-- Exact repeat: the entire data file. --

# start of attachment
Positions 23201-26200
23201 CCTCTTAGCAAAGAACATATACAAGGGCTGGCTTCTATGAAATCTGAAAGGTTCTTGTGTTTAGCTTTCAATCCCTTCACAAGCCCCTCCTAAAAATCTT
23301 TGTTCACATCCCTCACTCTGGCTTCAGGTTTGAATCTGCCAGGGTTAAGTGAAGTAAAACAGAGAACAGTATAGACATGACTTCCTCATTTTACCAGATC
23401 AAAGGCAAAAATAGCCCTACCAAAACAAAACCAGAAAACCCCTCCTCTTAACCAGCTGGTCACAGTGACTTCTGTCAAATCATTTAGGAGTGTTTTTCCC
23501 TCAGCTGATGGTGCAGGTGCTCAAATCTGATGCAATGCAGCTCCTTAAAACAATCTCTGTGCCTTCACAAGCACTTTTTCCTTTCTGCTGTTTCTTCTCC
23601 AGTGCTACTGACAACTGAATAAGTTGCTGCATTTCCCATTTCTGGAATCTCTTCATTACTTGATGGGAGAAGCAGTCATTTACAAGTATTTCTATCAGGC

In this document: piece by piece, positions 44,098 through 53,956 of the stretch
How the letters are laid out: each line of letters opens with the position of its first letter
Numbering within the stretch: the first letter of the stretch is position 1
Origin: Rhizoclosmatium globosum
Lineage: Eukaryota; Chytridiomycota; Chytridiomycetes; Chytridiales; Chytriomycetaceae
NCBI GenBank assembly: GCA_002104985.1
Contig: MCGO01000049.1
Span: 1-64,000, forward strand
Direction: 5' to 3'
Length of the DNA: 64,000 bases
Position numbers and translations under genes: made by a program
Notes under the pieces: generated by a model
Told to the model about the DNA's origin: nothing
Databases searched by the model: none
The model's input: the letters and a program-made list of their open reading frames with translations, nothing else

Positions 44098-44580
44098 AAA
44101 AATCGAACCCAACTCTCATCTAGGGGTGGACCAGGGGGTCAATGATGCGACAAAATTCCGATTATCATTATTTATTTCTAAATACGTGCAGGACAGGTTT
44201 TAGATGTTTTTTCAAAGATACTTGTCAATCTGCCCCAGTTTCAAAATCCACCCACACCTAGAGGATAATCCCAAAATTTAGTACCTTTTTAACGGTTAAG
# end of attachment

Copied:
Positions 23201-26200
23201 CCTCTTAGCAAAGAACATATACAAGGGCTGGCTTCTATGAAATCTGAAAGGTTCTTGTGTTTAGCTTTCAATCCCTTCACAAGCCCCTCCTAAAAATCTT
23301 TGTTCACATCCCTCACTCTGGCTTCAGGTTTGAATCTGCCAGGGTTAAGTGAAGTAAAACAGAGAACAGTATAGACATGACTTCCTCATTTTACCAGATC
23401 AAAGGCAAAAATAGCCCTACCAAAACAAAACCAGAAAACCCCTCCTCTTAACCAGCTGGTCACAGTGACTTCTGTCAAATCATTTAGGAGTGTTTTTCCC
23501 TCAGCTGATGGTGCAGGTGCTCAAATCTGATGCAATGCAGCTCCTTAAAACAATCTCTGTGCCTTCACAAGCACTTTTTCCTTTCTGCTGTTTCTTCTCC
23601 AGTGCTACTGACAACTGAATAAGTTGCTGCATTTCCCATTTCTGGAATCTCTTCATTACTTGATGGGAGAAGCAGTCATTTACAAGTATTTCTATCAGGC

In this document: piece by piece, positions 44,098 through 53,956 of the stretch
How the letters are laid out: each line of letters opens with the position of its first letter
Numbering within the stretch: the first letter of the stretch is position 1
Origin: Rhizoclosmatium globosum
Lineage: Eukaryota; Chytridiomycota; Chytridiomycetes; Chytridiales; Chytriomycetaceae
NCBI GenBank assembly: GCA_002104985.1
Contig: MCGO01000049.1
Span: 1-64,000, forward strand
Direction: 5' to 3'
Length of the DNA: 64,000 bases
Position numbers and translations under genes: made by a program
Notes under the pieces: generated by a model
Told to the model about the DNA's origin: nothing
Databases searched by the model: none
The model's input: the letters and a program-made list of their open reading frames with translations, nothing else

Positions 44098-44580
44098 AAA
44101 AATCGAACCCAACTCTCATCTAGGGGTGGACCAGGGGGTCAATGATGCGACAAAATTCCGATTATCATTATTTATTTCTAAATACGTGCAGGACAGGTTT
44201 TAGATGTTTTTTCAAAGATACTTGTCAATCTGCCCCAGTTTCAAAATCCACCCACACCTAGAGGATAATCCCAAAATTTAGTACCTTTTTAACGGTTAAG